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Validation of a difficult endotracheal intubation simulator designed for use in anaesthesia training

School of Medicine, Flinders University, Adelaide, South Australia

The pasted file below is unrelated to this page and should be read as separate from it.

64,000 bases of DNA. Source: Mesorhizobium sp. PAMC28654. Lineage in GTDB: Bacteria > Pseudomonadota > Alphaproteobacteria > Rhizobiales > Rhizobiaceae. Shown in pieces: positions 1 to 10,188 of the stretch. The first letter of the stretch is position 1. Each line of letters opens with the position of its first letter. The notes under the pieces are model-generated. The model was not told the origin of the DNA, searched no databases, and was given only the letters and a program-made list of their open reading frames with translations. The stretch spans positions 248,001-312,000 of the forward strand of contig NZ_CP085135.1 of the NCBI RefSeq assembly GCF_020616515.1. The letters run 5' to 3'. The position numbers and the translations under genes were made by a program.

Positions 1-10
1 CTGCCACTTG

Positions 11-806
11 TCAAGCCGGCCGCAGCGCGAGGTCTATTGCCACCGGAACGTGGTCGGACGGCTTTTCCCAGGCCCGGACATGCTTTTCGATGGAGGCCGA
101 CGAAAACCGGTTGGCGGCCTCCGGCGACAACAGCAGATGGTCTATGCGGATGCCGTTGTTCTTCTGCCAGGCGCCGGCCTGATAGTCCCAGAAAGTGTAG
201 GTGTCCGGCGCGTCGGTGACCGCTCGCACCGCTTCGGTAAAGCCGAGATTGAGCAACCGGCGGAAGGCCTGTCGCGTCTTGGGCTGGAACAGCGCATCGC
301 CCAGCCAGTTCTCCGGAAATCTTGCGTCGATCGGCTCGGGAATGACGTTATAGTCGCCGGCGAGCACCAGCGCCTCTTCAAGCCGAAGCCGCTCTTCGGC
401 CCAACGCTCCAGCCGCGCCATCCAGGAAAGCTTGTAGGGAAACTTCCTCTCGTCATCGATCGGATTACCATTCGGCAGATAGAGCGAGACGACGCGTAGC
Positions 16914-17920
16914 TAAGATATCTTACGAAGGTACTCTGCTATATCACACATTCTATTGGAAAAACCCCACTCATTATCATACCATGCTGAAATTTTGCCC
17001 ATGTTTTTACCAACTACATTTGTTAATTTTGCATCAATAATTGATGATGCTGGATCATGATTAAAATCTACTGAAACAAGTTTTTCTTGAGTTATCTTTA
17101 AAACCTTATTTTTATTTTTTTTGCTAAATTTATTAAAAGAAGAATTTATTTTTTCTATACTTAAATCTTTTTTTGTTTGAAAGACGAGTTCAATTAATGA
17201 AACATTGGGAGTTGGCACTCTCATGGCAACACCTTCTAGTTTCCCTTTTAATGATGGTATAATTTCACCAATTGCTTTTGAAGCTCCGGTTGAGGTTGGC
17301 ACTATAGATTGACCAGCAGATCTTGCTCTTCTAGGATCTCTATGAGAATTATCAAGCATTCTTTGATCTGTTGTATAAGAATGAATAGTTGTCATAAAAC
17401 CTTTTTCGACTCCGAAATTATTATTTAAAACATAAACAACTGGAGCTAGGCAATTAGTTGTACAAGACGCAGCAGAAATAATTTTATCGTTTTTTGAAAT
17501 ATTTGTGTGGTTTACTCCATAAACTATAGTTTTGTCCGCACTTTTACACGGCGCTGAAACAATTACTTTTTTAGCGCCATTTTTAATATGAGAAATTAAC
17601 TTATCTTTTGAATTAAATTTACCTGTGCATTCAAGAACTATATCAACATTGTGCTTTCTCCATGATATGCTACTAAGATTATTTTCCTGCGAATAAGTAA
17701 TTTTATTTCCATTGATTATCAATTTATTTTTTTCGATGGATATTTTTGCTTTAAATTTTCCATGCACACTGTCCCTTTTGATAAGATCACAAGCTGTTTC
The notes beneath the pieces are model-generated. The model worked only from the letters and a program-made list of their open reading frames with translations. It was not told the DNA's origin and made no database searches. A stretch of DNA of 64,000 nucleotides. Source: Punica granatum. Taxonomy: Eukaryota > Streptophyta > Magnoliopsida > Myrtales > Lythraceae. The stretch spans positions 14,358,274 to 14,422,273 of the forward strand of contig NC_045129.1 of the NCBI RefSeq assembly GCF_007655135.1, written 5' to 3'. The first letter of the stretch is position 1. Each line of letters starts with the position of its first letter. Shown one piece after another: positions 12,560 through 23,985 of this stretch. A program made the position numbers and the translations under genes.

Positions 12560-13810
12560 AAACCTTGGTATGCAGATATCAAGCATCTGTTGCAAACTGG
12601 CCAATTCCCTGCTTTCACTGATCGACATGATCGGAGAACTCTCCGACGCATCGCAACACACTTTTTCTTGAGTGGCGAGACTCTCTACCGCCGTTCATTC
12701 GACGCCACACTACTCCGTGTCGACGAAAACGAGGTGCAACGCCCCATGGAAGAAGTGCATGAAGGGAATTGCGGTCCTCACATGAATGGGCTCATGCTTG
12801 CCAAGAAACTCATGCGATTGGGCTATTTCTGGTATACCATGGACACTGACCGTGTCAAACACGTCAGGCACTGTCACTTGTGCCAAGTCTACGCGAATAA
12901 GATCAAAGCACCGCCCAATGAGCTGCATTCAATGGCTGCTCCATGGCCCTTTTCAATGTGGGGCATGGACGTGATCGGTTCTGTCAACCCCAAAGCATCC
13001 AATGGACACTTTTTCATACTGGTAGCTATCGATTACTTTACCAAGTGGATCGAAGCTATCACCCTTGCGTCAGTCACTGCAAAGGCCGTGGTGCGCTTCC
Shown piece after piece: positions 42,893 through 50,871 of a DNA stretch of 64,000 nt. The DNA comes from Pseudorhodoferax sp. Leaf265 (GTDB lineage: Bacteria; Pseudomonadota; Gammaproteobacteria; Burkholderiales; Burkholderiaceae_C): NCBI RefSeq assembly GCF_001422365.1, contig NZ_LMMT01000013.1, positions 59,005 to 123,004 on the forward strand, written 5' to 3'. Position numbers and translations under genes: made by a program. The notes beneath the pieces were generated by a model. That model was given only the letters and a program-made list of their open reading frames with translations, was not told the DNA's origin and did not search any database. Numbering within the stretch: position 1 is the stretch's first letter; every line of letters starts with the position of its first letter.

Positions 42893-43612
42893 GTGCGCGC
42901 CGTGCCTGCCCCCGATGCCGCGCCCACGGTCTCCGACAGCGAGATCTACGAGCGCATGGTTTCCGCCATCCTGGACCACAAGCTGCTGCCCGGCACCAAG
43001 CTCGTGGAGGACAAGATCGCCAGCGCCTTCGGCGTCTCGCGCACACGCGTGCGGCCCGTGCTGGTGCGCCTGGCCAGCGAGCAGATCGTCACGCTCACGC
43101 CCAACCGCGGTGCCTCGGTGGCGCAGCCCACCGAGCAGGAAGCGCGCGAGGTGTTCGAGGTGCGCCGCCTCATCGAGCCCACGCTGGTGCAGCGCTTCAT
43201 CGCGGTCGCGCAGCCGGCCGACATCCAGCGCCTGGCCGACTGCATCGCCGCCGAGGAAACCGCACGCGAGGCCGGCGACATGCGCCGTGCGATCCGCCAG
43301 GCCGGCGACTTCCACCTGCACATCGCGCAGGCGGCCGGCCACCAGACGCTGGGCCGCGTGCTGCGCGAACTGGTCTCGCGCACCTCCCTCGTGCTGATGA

There is a need for a validated endotracheal intubation trainer that has variable difficulty settings for the training and assessment of medical practitioners. In this study three anatomical modifications were retrofitted to a commercial manikin and then validated. These modifications included restricted movements of the mandible as well as changes to the upper incisors. A total of 130 participants comprising specialists, trainees and medical students volunteered for this study. Validity was tested using randomised between-groups comparison of the time taken to intubate the manikin on all settings. Overall, and at each setting, there was a significant difference between the times to intubation among the three levels of experience (P <0.001). Novices were more than 12 times more likely to fail than experts (odds ratio [OR] 12.4, 95% confidence intervals [CI] 3.8, 41.8, P <0.001). The median time to intubation for all three groups changed significantly between settings 1 (easiest) and 4 (most difficult), novice 18 seconds (CI 8.9, 27.1, P <0.001), intermediate 15 seconds (CI 6.5, 23.5, P=0.001), and expert 9 seconds (CI 0.4, 17.6, P=0.04). The novice group was significantly different from the expert group at all attempts (P <0.002), and from the intermediates at all attempts apart from the third (P=0.055). The time for the novice and intermediate groups improved significantly by the fourth attempt, novice 15 seconds (CI 5.4, 24.6, P=0.002) and intermediate 10 seconds (CI 1.0, 19.0, P=0.03). Other aspects of validity were also satisfied during this study. A high degree of validity was established for these modifications, which can be retrofitted to an existing manikin and then used for teaching or assessment.

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